Monday, August 31, 2009

Rich Rodriguez and Mandatory Practice

I just watched Rich Rodriguez's statement regarding allegations that he was having mandatory practices for more hours than allowed by NCAA in the off season. Generally, he said a whole lot of nothing, but I'm not here to criticize that. It was mostly a speech about the great academic performance of Michigan football players this year. Okay, whatever. I don't really care.

Rodriguez claimed he would never ask a player to miss a class to do something athletically. That's a stretch. I'm not saying Rodriguez is a bad guy, I'm just saying that he's like any other college coach (especially in Division I).

In college, even as a Division III baseball team, we practiced well beyond the maximum supposedly allowed as "mandatory" in the offseason. Our coach implied they were "non-mandatory", but that was a crock of shit. If you didn't show up to optional practice, you weren't committed. That was that. The same exact thing occurred in high school. In college, we were also required to have ONE day off per week, no matter what. We ususally got that day. Outside of Division I Football and Basketball, I think this is absolutely how it should be. Players are mostly there for academics. But talking to some of my friends playing at other schools at the same level, I realized that we were probably one of the only teams doing it. My coach and my undergraduate institution were very academic-oriented. There were no revenues for St. Mary's College Baseball. We weren't even any good. But even there, if you decided you wanted to be a Biology or a Chemistry major and have lab classes in the afternoon, you were probably going to get cut. It was a major factor in my decision to stay away from becoming a pre-med student. In retrospect, that was the right decision...but I don't think it was for the right reasons.

This is a bit of a different situation than our coach at St. Mary's making less than $50,000 a year. I can't imagine the pressure you're under when you're making $4 million a year. There's some serious incentive problems there, and it seems like just another consequence of the NCAA sending mixed messages to college athletes. They want players to compete with professional leagues, but not get paid. The coaches ARE paid and they're paid to do one thing: WIN. While they do have a responsibility as mentors to such young kids in my opinion, there is more pressure on them to have a good football team than to create good young men. That's just how it is.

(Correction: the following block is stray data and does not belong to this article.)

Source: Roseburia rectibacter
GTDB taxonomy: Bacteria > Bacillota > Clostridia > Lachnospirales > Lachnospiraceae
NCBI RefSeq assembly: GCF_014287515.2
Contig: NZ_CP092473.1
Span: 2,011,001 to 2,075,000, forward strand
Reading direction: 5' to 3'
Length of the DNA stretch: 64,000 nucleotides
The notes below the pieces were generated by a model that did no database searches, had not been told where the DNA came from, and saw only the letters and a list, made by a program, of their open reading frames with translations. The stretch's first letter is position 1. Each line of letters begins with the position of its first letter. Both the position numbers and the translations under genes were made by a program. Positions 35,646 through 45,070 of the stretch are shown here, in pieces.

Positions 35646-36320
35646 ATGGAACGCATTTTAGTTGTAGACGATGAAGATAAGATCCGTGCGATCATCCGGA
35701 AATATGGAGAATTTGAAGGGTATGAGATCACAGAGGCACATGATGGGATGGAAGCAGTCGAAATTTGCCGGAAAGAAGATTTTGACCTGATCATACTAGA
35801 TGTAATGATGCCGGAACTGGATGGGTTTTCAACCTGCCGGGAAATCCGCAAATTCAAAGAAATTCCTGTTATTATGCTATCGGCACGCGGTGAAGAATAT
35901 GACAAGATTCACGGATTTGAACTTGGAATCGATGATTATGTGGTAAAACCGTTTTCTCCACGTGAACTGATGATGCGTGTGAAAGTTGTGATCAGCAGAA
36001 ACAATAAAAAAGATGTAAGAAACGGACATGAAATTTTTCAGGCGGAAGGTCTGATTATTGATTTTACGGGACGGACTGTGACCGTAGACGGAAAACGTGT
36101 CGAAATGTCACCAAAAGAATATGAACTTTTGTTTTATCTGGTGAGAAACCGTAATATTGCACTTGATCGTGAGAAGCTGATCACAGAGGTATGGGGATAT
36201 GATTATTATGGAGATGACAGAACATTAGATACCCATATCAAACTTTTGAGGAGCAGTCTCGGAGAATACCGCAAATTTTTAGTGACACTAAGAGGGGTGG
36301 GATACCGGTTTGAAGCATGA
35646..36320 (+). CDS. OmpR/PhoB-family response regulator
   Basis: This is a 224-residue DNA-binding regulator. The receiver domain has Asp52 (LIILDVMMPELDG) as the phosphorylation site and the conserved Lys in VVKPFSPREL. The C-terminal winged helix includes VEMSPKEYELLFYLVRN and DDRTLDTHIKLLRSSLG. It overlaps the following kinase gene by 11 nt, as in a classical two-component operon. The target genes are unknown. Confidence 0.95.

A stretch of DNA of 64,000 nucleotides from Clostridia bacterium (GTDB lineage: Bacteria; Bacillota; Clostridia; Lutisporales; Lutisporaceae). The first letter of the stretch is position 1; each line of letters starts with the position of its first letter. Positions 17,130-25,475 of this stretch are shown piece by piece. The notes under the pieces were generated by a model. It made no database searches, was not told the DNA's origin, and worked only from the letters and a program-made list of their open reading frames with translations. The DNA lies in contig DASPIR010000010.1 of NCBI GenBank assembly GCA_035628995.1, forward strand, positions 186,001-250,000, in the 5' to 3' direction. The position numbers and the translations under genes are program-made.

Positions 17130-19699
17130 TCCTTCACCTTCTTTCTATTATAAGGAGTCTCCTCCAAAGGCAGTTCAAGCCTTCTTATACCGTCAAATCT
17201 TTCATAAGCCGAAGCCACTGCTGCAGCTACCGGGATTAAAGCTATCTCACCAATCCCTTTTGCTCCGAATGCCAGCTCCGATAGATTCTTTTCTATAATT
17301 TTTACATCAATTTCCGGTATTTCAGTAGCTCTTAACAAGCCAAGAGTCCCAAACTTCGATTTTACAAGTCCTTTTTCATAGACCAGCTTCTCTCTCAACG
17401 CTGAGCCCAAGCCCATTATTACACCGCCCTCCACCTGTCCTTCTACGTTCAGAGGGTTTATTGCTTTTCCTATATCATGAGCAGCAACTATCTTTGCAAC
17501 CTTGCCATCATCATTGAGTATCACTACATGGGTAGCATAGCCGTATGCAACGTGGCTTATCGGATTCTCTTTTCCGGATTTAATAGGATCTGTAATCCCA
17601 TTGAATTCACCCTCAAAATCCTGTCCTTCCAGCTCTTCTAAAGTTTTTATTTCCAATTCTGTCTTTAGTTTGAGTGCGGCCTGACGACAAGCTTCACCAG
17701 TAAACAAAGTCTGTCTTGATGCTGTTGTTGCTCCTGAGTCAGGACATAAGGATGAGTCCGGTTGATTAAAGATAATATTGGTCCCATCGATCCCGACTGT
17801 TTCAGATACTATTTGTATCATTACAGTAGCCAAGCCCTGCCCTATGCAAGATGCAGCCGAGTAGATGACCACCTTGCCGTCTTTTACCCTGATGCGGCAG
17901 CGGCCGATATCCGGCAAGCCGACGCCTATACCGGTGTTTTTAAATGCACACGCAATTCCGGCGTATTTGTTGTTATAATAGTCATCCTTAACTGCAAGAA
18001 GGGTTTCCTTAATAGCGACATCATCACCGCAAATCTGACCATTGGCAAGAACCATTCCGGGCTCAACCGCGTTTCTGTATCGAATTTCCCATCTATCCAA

I doubt Rodriguez had "mandatory" workouts (he's not an idiot). I am 100% sure that there were plenty of hours of "optional" workouts that really weren't optional. Coaches would absolutely hold it against players if they didn't show up to those. Not only that, but players would likely fall behind by not participating in extra workouts. I gaurantee this happens at every school. There is going to be pressure (whether or not it should be there) to practice more and more. As a resident of Ann Arbor, and a student at Michgan, I can tell you that most of the football players here are here to play football...not go to class. Whether or not that's right is a different question. I have to say most because there are exceptions and I don't want to make too much of a generalization. But when I say most, I really mean most.

This whole situation has been blown out of proportion. Some guys complained they had to practice a lot. Likely Rodriguez is killing these guys at practice, given the fact that they were bad enough to lose to Toledo last year. Someone got a hold of that and stretched it. I really believe that's all that went on here. And I don't think Rodriguez should be singled out in any way. If we really want college athletes to play for 'free', then the investigation here needs to be in all of mainstream college sports, not a single coach. There are pressures like this all over NCAA, and Rodriguez is simply following suit. I'm not saying it's right (I think it's a huge problem), but I am saying this Michigan-specific situation is not as big a story as people think.

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